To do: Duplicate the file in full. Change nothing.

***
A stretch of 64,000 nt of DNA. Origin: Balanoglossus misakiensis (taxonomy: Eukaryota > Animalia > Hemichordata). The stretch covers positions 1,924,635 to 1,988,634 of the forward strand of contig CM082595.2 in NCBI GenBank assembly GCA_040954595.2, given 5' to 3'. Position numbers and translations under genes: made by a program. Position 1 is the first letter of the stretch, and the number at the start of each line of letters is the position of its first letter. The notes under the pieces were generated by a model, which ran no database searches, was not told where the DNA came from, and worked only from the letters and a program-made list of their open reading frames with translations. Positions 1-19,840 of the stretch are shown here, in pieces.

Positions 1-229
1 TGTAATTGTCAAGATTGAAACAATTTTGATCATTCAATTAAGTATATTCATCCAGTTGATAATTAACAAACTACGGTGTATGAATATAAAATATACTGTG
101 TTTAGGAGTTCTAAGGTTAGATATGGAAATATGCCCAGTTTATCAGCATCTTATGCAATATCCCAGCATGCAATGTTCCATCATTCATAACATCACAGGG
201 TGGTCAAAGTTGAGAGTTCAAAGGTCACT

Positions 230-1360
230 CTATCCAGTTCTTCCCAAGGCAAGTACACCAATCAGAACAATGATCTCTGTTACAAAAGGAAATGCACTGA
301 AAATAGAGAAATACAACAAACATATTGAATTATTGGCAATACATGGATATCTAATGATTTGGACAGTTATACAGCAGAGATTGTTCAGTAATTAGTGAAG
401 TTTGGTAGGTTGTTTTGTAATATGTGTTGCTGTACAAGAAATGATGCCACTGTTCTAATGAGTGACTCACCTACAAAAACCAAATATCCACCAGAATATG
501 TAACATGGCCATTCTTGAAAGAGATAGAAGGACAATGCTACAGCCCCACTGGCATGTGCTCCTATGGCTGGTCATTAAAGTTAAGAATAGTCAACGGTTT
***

A stretch of 64,000 nt of DNA. Origin: Balanoglossus misakiensis (taxonomy: Eukaryota > Animalia > Hemichordata). The stretch covers positions 1,924,635 to 1,988,634 of the forward strand of contig CM082595.2 in NCBI GenBank assembly GCA_040954595.2, given 5' to 3'. Position numbers and translations under genes: made by a program. Position 1 is the first letter of the stretch, and the number at the start of each line of letters is the position of its first letter. The notes under the pieces were generated by a model, which ran no database searches, was not told where the DNA came from, and worked only from the letters and a program-made list of their open reading frames with translations. Positions 1-19,840 of the stretch are shown here, in pieces.

Positions 1-229
1 TGTAATTGTCAAGATTGAAACAATTTTGATCATTCAATTAAGTATATTCATCCAGTTGATAATTAACAAACTACGGTGTATGAATATAAAATATACTGTG
101 TTTAGGAGTTCTAAGGTTAGATATGGAAATATGCCCAGTTTATCAGCATCTTATGCAATATCCCAGCATGCAATGTTCCATCATTCATAACATCACAGGG
201 TGGTCAAAGTTGAGAGTTCAAAGGTCACT

Positions 230-1360
230 CTATCCAGTTCTTCCCAAGGCAAGTACACCAATCAGAACAATGATCTCTGTTACAAAAGGAAATGCACTGA
301 AAATAGAGAAATACAACAAACATATTGAATTATTGGCAATACATGGATATCTAATGATTTGGACAGTTATACAGCAGAGATTGTTCAGTAATTAGTGAAG
401 TTTGGTAGGTTGTTTTGTAATATGTGTTGCTGTACAAGAAATGATGCCACTGTTCTAATGAGTGACTCACCTACAAAAACCAAATATCCACCAGAATATG
501 TAACATGGCCATTCTTGAAAGAGATAGAAGGACAATGCTACAGCCCCACTGGCATGTGCTCCTATGGCTGGTCATTAAAGTTAAGAATAGTCAACGGTTT